Some philosophers were even more radically critical of operations like that performed by Cheselden. Mérian, for example, noticed that Cheselden’s observations, like all observations of blind people whose cataracts have been extracted, present difficulties because cataracts do not cause complete blindness and complete blindness cannot be cured. It could not be concluded from this that Molyneux’s problem could not be solved experimentally, however, for it could be maintained that patients operated upon for cataracts are directly relevant to the solution of it. They are unable to perceive form before they are operated upon, and the essential issue at stake when posing Molyneux’s problem is the ability to distinguish and name forms. This is a point of view which was taken by many philosophers.
About 1800 several developments occurred which justify the speaking of a new period in the history of Molyneux’s problem. New accounts of patients operated on for cataracts were published, and shed fresh light on the issue. Whereas Cheselden had only noticed what his patient observed in more or less natural circumstances, later ophthalmologists performed experiments which showed whether their patients were able to see form, size, distance, etc. Some, such as Franz and Nunneley, were especially interested in Molyneux’s problem as such, and performed experiments with the prescribed globe and cube. Some of the reports were in agreement with that of Cheselden, others conflicted with it. The cases could not easily be compared, however, since the pre- and post-operative circumstances differed to such a great extent. As one might have expected, an extended scale of possible solutions to the Molyneux problem was brought under consideration.
What is more, specialists also began to consider observations concerning the sight of newly born animals and babies when discussing Molyneux’s problem. Some of those doing research in the field, such as Adam Smith and Johannes Müller, supposed that the sight of young animals could be compared with that of a person who had been made to see. The fact that certain animals see objects at a distance as soon as they are born suggested that Molyneux’s question could be answered affirmatively. This turned out to be a strong argument against Berkeley’s theory of vision. Others, Thomas Brown for instance, were of the opinion that the visual behaviour of babies could be compared with that of a blind person who had been operated upon and made to see. They were convinced that in both cases seeing has to be learned, and that Molyneux’s question had, therefore, to be answered in the negative.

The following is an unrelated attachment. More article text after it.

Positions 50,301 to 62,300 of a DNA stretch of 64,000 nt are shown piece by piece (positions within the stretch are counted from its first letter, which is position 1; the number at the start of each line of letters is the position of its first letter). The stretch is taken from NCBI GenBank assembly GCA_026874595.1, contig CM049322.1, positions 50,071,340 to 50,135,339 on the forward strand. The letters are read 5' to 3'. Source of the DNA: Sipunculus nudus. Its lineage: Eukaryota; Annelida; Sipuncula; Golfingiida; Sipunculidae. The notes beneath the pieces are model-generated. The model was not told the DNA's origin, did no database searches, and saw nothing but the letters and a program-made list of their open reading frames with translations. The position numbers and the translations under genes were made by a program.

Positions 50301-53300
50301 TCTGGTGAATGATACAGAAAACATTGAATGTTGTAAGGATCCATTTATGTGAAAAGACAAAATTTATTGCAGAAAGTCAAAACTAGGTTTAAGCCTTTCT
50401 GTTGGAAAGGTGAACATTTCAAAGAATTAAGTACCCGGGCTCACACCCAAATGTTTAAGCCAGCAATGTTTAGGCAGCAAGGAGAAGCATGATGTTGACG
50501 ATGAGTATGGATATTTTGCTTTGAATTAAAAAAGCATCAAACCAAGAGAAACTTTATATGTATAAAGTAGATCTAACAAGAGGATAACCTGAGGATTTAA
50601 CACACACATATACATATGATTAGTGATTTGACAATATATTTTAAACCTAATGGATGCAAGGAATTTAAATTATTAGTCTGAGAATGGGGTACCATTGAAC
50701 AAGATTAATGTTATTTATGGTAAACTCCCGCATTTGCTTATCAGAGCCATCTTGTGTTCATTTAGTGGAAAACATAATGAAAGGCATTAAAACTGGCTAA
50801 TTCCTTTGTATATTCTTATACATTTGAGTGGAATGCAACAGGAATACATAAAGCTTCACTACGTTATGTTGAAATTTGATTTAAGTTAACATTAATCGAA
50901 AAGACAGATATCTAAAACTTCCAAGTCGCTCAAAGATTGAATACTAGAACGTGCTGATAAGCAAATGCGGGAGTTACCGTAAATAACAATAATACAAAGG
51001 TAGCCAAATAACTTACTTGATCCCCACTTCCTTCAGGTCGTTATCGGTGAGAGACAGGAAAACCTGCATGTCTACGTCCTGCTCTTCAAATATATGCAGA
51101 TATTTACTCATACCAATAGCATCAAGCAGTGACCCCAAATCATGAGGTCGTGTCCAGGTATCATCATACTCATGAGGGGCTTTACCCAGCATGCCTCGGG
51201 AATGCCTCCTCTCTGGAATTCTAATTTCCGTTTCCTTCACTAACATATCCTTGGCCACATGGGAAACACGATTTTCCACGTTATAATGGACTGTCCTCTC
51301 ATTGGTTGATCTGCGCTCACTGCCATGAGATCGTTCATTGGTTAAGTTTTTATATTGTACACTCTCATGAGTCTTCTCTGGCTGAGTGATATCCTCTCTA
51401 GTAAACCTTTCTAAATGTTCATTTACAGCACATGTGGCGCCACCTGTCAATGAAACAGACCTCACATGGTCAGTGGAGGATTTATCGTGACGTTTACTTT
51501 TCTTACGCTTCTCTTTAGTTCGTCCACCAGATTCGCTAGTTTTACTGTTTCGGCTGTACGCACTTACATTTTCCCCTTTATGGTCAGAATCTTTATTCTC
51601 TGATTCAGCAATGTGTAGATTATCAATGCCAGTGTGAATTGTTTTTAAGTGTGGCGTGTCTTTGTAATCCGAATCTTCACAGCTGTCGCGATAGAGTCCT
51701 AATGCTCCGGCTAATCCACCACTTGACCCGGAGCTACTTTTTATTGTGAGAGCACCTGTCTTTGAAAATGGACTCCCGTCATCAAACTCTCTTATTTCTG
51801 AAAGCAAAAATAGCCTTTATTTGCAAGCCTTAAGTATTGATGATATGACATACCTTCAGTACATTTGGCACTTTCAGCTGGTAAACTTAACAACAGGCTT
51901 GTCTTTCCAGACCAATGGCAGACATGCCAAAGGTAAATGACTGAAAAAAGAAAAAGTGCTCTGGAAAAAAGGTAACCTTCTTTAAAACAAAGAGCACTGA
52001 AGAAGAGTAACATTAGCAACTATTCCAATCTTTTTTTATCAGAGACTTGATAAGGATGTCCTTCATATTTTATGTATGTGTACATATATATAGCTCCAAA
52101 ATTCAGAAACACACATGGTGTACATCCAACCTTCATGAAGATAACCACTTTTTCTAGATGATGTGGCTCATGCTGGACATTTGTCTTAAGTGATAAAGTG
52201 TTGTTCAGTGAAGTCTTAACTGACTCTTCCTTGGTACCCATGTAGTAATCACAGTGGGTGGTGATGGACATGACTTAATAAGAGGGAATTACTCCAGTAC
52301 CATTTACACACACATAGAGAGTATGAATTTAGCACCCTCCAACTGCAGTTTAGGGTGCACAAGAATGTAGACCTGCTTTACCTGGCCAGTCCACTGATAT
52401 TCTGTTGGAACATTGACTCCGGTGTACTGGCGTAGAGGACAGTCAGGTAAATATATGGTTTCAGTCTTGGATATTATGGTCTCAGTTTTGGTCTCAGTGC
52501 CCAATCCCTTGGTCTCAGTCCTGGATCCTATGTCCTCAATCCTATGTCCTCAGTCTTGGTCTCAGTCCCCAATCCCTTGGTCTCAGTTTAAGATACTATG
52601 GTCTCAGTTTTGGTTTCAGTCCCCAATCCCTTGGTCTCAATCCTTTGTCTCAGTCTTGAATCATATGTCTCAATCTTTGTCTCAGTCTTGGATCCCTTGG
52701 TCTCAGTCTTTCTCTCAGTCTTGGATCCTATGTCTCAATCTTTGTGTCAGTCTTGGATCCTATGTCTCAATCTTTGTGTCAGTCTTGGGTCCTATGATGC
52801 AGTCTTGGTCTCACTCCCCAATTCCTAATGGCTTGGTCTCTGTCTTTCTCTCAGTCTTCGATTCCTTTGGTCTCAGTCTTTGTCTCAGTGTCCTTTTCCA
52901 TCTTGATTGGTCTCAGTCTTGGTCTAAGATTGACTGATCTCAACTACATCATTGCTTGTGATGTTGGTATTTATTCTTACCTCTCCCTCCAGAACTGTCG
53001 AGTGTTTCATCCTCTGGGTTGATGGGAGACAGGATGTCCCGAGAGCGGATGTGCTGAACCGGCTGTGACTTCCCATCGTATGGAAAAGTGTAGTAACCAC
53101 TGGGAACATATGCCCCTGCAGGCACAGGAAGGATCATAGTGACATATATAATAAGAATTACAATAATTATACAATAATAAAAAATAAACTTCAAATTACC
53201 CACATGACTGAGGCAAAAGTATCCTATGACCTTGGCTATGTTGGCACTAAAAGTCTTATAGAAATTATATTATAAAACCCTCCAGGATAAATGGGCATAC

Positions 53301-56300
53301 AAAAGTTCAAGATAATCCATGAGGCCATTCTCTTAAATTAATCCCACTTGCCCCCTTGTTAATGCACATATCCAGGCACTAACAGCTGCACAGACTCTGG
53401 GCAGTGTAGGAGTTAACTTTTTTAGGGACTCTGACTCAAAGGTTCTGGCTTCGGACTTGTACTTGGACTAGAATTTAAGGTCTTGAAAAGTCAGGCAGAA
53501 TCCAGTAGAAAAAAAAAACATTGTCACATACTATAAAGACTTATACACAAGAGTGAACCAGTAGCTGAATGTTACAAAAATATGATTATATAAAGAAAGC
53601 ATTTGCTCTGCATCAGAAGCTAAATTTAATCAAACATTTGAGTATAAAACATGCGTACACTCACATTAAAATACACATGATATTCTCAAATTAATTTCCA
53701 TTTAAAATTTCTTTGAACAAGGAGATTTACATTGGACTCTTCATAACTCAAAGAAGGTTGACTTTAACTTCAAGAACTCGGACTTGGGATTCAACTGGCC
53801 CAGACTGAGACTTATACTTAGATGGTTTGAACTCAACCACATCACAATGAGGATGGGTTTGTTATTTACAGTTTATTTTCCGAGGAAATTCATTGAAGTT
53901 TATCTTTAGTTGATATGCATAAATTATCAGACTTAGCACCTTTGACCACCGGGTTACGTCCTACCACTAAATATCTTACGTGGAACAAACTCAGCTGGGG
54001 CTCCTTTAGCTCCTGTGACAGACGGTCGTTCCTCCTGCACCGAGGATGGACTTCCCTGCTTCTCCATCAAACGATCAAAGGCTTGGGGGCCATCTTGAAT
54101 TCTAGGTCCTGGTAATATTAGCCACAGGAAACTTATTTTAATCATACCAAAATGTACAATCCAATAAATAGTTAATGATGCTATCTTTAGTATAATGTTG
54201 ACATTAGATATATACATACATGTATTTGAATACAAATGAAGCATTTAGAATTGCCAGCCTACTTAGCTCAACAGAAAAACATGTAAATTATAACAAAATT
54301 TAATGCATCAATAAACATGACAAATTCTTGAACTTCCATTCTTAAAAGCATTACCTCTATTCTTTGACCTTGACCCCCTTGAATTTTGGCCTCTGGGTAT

Wheatstone’s discovery that the perception by sight of the third dimension of space is immediate, was used as a reason for answering Molyneux’s question affirmatively. The discovery was also regarded as disproving Berkeley’s theory of vision.
The data concerning the sight of patients who had been operated upon for cataracts, and of young animals and infants, were used as evidence in the debate concerning the question of whether the perception of space is innate or acquired. Although Molyneux’s problem was frequently discussed in this debate, there was still no agreement on the right solution to it.
During the course of the twentieth century, the main interest in Molyneux’s problem has been historical. Biographers and commentators dealing with well-known philosophers have analysed the solutions they proposed for it. Molyneux’s problem has also turned up frequently in textbooks and general histories of psychology, ophthalmology, neurophysiology, etcetera (and also in publications on diverse disciplines, like mathematics, architecture, literature, arts and sports). A few authors have written brief and incomplete histories of the problem. Degenaar (1996) has written a comprehensive survey of the history of the discussion about Molyneux’s problem. Riskin (2002) described Molyneux’s problem in the wider context of the Enlightenment.
Philosophers, psychologists and other scientists have also tried to solve the Molyneux problem by making use of alternative approaches, both old and new. They have, for example, made use of various accounts of recovery from early blindness. As was to be expected, these proved to be as problematic and inconclusive as were their predecessors in the eighteenth and nineteenth centuries.